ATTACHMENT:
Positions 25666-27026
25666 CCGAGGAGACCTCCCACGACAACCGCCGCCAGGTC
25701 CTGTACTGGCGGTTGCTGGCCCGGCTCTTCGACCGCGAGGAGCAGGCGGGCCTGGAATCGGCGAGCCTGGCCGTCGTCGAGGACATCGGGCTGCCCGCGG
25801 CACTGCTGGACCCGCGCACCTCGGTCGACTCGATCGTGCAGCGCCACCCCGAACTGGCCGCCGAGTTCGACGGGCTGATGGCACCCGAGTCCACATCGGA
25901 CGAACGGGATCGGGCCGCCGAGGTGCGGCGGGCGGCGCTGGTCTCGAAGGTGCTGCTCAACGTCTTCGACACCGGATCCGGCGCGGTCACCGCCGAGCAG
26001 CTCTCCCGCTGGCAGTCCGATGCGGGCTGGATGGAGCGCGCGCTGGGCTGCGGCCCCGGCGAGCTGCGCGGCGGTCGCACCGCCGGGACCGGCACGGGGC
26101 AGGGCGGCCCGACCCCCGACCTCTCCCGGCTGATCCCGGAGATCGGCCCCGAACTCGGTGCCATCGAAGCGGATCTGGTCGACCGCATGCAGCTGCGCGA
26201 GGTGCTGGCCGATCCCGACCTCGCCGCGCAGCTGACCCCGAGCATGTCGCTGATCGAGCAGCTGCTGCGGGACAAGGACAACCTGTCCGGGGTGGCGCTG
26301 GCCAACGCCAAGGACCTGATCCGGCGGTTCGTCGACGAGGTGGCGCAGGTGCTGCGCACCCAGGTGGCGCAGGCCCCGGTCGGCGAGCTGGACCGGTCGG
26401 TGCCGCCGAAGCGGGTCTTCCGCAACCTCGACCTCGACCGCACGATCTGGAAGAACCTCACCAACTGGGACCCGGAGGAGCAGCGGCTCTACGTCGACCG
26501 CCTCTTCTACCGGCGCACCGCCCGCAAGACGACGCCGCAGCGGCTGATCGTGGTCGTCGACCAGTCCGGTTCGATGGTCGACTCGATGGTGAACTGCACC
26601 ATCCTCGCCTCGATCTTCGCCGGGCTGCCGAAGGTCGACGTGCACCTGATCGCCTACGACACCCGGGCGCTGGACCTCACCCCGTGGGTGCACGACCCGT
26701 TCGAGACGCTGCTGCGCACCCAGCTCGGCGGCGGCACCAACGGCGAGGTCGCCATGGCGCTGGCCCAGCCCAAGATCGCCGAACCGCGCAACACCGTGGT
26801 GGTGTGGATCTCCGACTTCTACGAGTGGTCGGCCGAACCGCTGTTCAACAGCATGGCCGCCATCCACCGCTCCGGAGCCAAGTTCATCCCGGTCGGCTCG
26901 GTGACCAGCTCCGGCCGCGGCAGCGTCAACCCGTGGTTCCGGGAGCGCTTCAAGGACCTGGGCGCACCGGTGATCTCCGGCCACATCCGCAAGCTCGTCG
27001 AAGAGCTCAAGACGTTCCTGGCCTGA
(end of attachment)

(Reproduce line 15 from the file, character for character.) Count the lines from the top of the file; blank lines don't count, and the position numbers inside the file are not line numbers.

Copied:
26901 GTGACCAGCTCCGGCCGCGGCAGCGTCAACCCGTGGTTCCGGGAGCGCTTCAAGGACCTGGGCGCACCGGTGATCTCCGGCCACATCCGCAAGCTCGTCG